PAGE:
La Ferme des Frères Perrel / The Perrel Brothers’ Farm
On a drizzly August day in the Haute-Loire region of France, we drove through the Auvergne hills and reached La Ferme des Frères Perrel. One thing I love about visiting this type of place is that it is off the beaten track and French is usually the only language that you will hear. This farm was occupied by the four brothers Perrel until the departure of the last brother in 1974, Foyer Saint Jean, who spent his last days in a retirement home in Laussonne. Before taking the tour of the farm, a picnic French style (bien sûr) was necessary. This means using real china and glasses. You can see in the photo that our French nephew is wearing his newly acquired and much treasured San Francisco Giants cap that we gave him. He thought it was très chouette (very cool)! There is a little shop that carries products that are local to the Auvergne region. Did you know that lentils are something very local to this area? They are known as “Lentilles Vertes du Puy” and are often served with salt meat and sausages and some bay leaves for seasoning. It was a fun surprise to see a traveler with his donkey – I couldn’t resist taking a few pictures!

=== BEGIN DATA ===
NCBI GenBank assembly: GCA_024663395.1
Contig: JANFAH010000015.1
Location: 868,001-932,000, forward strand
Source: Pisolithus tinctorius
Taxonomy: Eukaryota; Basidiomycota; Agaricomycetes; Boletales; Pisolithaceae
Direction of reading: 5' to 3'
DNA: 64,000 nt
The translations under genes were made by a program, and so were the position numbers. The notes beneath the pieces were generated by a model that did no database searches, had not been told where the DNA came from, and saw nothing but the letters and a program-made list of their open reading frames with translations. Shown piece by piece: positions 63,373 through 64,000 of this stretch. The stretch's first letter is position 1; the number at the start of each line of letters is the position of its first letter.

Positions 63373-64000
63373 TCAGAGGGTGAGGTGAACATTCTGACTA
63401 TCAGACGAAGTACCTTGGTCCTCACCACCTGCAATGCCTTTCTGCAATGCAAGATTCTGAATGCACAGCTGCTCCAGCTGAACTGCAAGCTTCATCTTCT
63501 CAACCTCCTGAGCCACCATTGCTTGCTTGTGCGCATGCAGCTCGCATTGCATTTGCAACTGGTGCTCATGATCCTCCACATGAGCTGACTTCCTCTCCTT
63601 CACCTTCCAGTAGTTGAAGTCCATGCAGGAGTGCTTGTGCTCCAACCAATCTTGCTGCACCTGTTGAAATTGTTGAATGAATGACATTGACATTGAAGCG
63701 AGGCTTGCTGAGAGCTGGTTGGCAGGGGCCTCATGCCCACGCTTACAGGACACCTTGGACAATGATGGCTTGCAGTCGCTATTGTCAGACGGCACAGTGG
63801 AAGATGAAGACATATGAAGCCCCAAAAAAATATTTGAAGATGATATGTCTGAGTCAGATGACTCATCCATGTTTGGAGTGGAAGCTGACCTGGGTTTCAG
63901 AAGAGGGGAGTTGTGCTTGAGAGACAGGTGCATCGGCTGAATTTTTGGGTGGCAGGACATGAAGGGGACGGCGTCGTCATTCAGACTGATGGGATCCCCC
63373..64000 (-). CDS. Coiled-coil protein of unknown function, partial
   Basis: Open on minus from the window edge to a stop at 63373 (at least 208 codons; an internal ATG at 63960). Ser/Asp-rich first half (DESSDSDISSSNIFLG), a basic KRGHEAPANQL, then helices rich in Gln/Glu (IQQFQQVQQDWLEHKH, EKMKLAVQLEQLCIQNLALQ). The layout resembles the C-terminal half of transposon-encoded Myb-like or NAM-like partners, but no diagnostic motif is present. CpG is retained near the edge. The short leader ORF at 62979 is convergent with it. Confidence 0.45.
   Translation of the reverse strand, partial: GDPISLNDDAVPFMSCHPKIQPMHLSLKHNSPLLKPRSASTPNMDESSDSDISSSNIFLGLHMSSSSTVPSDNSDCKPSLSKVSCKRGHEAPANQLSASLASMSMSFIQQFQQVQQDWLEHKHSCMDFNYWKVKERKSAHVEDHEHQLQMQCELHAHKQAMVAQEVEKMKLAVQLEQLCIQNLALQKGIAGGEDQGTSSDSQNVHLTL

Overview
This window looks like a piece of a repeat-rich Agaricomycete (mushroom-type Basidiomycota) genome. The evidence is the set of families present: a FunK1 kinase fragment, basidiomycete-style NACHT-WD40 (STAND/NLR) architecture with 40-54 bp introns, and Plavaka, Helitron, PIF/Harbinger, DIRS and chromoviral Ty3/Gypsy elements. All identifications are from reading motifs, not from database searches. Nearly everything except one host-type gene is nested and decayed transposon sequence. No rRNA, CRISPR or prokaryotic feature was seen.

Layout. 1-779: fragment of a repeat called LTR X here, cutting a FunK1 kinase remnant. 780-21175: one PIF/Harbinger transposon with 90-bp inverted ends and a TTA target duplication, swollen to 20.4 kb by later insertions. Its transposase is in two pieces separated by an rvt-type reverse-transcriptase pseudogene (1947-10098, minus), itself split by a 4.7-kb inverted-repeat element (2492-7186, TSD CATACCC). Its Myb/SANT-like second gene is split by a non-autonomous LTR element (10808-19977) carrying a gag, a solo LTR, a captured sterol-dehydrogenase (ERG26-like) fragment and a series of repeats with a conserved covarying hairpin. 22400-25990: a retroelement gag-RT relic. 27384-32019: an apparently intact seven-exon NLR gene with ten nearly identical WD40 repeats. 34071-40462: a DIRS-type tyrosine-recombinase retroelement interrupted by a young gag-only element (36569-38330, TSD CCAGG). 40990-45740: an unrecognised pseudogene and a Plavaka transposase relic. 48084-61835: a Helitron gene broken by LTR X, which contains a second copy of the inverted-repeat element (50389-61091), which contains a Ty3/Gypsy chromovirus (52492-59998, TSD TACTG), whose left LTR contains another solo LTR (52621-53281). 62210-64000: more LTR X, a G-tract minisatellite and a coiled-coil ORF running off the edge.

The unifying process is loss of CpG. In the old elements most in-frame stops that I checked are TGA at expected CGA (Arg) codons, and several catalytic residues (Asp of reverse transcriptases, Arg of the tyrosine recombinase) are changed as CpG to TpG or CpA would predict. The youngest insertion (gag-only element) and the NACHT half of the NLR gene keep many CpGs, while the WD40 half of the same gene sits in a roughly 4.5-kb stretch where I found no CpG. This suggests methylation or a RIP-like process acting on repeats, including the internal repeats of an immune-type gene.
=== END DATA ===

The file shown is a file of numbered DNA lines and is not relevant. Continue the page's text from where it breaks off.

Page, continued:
The area is surrounded by ancient volcanic hills, and you will see volcanic rock built into the 17th century buildings. The buildings are thatched and they are so charming and beautiful, but when you go inside, you realize how small and dark the living quarters really were. They were built with the interest of warmth in the cold winter months! The first building was built in 1640 and housed only a few cows and a family of peasants in one room on the ground floor. Upstairs, a stone vault made it possible to store the hay, away from the fireplace. Later, this room was transformed into a room, with a enclosed bed made to measure. This bed was actually built in between two rooms, with doors that opened up to either of the rooms. In the middle of the 18th century, the farm was enlarged. The peasants add to the ground floor a large stable, a kitchen, a bedroom and upstairs a large barn covered with rye straw. The inhabitants of this farm were able to install glass windows. People of lesser means would have used waxed paper to cover their windows. The rooms are small and dark, as large windows would make the rooms too cold in the wintertime. The room looks lighter than it actually was, because of the flash on my camera. The inside of the barn’s roof has braids of rye straw that interlock onto the framework of the roof.
What a great day trip this was. After this, we drove 40 minutes across the border to the Ardèche department, where we spent a couple of nights at Le Lac-d’Issarlès (Lake Issarles), and then the three of us ventured through the beautiful stone villages of Balazuc, Vogüé and Largentiere. Here’s a teaser until I share this with you, too: